You can see how the Brindle & Rice vans took a covered wagon & adapted it till it became a van pulled by a light car but still with all the features of a canvas covered wagon. We measured our new can & it's only 5'9" wide! I noticed the rice or the brindle was only 5 ft wide! Sleep in the foetal position while on hols perhaps, just to make you appreciate home more!
Pleased you appreciate this thread look forward to seeing photos of your toads and roaches pick up ;D
As the beds were length wise along the sides of the vans they would have been fairly comfortable I think, especially the two longer ones.
I should have mentioned the three sizes the Rice van was available in... There was a 2 berth standard...a 2 berth long standard.... and a 3 berth major. Respectively they were.... Body length 6 ft... 8 ft.... 8 ft. The widths closed ( excluding mud guards) were 3ft 8 in....3ft 8 in... 4 ft 7 in. The extended widths were 7 ft 1 in...7 ft 1 in... 8 ft 4 in. Hight closed were 5ft 3 1/2in.... 5ft 3 1/2in...5ft 8 1/2 in Head room extended were 5 ft 8 in....5ft 8 in....6 ft. Weights were 4 1/2cwt....5 1/2 cwt....7 1/4 cwt
They were built with a hardwood frame, panelled with treated plywood that was finished with cellulose fabric.... much the same as quoted in the article that started this thread for the Brindle caravan
The information above comes from the book "British Caravans volume 1" By Roger Ellesmere, a plurry good book for anybody interested in British caravan makes founded before WWll..... and the influence they had on how some Australian caravans developed.
Post by Don Ricardo on Jul 8, 2015 11:52:27 GMT 10
For a number of years, on and off, we have discussed Brindle caravans,in the light of an article quoted by Fanklin1 at the top of this thread stating that Brindle was one of the earliest caravan manufacturers in NSW. Cobber has posted the results of his investigation into Brindle on this thread, but all that we have come up with thus far has been information about a folding caravan (what we might now call a folding camper trailer) which was designed and manufactured by Brindle, and seems also to have been built and sold as a Rice caravan in the UK.
And yet there is the tantalising report from 1939 (posted above) that Brindle had built a caravan to be used as a mobile recruiting office by the Australian Defence League. (It should be noted that the Australian Defence League was established by the Commonwealth Government in 1938 to assist in recruiting personnel for the various armed forces, and is totally unrelated to the Australian Defence League of today which has an entirely different purpose.) In any case it was agreed in our discussions that it seemed unlikely that a folding caravan would be suitable for use as a mobile recruiting office, raising the possibility that Brindle also built full size caravans...
It seems that our supposition back in 2011 was on the money. Following are some photos of a Brindle caravan from the State Library of New South Wales archives:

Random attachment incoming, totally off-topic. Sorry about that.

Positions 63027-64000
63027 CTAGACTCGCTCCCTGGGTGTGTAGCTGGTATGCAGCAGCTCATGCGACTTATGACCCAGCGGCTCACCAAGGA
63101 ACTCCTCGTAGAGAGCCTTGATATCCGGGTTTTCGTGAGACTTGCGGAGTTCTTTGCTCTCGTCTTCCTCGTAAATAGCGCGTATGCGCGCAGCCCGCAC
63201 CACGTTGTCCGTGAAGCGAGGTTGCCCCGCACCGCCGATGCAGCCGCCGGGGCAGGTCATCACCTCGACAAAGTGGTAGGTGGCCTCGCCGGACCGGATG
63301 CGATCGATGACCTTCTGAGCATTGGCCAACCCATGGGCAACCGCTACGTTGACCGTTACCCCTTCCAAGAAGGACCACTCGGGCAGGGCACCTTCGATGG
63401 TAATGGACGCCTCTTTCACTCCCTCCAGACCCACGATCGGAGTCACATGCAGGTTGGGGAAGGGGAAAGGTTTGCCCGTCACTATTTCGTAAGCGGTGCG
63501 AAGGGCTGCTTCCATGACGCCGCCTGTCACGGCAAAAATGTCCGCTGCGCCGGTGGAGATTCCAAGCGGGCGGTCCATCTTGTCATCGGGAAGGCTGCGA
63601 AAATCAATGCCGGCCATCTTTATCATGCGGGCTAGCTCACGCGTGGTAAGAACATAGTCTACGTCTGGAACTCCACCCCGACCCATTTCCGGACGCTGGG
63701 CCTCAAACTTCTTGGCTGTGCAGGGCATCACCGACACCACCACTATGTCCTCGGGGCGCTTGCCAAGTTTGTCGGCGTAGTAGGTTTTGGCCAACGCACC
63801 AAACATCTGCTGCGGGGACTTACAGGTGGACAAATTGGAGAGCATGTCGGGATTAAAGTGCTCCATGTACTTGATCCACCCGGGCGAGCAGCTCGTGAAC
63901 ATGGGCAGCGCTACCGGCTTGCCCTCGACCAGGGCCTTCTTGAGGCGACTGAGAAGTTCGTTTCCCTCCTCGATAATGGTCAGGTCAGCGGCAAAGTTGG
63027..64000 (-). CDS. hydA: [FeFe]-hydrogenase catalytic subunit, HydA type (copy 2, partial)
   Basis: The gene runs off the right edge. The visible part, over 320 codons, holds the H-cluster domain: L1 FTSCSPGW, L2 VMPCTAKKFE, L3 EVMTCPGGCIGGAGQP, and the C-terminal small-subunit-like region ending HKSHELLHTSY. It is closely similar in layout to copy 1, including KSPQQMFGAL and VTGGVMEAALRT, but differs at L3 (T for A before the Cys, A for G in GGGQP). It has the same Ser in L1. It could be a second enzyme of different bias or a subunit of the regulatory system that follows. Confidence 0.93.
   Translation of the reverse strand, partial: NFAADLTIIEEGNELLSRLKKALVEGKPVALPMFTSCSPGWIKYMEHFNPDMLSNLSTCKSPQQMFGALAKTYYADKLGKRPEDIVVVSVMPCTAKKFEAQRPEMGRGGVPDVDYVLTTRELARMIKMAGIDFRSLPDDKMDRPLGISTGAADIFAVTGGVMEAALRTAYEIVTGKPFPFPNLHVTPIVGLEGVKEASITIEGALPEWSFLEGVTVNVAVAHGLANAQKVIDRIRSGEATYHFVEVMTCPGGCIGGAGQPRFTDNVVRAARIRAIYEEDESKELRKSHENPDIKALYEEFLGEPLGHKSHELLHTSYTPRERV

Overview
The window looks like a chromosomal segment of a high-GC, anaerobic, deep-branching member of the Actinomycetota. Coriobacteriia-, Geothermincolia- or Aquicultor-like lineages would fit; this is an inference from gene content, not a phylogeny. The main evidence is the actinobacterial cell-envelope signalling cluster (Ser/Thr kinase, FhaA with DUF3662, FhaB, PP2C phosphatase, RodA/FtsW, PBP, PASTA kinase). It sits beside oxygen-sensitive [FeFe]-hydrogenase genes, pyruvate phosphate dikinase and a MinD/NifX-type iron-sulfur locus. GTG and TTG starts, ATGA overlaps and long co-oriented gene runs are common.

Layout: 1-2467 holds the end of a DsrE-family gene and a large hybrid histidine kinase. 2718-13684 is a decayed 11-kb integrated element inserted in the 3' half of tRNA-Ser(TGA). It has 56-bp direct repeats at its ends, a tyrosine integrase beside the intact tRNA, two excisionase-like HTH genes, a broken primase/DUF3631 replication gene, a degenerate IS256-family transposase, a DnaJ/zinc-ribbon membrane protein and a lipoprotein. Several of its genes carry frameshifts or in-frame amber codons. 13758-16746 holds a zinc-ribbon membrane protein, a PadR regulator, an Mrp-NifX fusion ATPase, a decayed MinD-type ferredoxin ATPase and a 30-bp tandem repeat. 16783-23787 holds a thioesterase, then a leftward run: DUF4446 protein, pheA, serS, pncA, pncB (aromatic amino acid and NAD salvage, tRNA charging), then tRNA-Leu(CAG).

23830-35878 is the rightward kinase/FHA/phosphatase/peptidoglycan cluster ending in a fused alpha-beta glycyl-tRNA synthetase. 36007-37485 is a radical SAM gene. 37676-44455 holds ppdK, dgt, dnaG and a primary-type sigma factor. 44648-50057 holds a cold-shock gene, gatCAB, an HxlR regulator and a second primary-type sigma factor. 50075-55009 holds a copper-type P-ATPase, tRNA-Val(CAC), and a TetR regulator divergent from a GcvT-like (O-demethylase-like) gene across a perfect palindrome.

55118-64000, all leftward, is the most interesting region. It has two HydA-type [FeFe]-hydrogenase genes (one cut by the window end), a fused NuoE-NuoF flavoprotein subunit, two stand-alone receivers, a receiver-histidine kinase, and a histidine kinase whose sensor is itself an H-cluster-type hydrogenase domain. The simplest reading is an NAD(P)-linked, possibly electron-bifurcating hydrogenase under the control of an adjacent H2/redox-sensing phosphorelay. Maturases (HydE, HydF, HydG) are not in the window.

The photos show the Brindle to be fitted out in a very sumptuous manner with some pretty high quality fittings. Even though polished wood was the usual thing in 1930's caravans, the interior of this van seems to be a cut above almost anything else. Note also the unusual tow coupling, which can just be made out in the photo - no A-frame apparently, just a single pole, and quite short at that.
It's quite exciting to find some evidence of Brindle's caravan building activities. The photos just show what's there to be found if we keep digging!
Post by Don Ricardo on Jul 8, 2015 16:34:03 GMT 10
The Brindle van is very English looking isn't it, but then a number of the vans built in Australia in the 30's seem to have followed the English style.
Given the apparent connection between the Brindle and the Rice folding caravans, perhaps Mr Brindle had some links with the English caravan scene which may then have influenced the design of his full-size caravans?
Do you notice the stove and what appear to be double sinks/wash basins?
That is certainly a classy van, nice to see the State Library is continually adding items to their site to be found and enjoyed.
Mr Brindle seems to have gone ahead in leaps and bounds from his little collapsible. I found pictures of his recruiting van on Trove a while back, it was newsworthy enough at the time to make several papers around the country but the attached photo is the best quality one. Brindle 4 - Goulburn Evening Penny Post 9-3-1939 by viva gt, on Flickr
It appears to be fairly box like van with a bay style window at the front, maybe it's the rear, and there is a canvas awning which seems to be folded back over the roof of the van. Some information about the van with it's fold down side and the fact that it was donated by Mr. Brindle (I wonder if that is him with Hughes in the photo?) was published in the Sydney Morning Herald on 3 March, 1939, previously posted by Cobber, and in all it seems it was a big occasion.